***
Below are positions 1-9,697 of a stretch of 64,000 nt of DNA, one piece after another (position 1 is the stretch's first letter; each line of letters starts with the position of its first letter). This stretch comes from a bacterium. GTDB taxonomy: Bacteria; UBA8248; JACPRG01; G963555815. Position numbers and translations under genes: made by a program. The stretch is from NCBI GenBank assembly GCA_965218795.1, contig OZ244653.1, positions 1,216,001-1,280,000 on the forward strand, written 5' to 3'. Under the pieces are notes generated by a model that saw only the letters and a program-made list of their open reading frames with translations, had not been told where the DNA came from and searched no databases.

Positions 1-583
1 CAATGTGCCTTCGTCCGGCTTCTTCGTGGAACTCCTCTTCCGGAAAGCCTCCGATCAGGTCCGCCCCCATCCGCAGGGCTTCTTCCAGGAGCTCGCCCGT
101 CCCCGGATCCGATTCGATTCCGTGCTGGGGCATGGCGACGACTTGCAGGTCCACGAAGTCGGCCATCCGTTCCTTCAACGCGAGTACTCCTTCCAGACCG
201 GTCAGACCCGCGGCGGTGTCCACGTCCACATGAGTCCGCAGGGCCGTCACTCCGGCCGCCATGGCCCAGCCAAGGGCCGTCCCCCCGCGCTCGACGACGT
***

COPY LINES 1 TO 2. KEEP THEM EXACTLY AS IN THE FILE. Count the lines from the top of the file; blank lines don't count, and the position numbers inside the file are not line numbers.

Below are positions 1-9,697 of a stretch of 64,000 nt of DNA, one piece after another (position 1 is the stretch's first letter; each line of letters starts with the position of its first letter). This stretch comes from a bacterium. GTDB taxonomy: Bacteria; UBA8248; JACPRG01; G963555815. Position numbers and translations under genes: made by a program. The stretch is from NCBI GenBank assembly GCA_965218795.1, contig OZ244653.1, positions 1,216,001-1,280,000 on the forward strand, written 5' to 3'. Under the pieces are notes generated by a model that saw only the letters and a program-made list of their open reading frames with translations, had not been told where the DNA came from and searched no databases.

Positions 1-583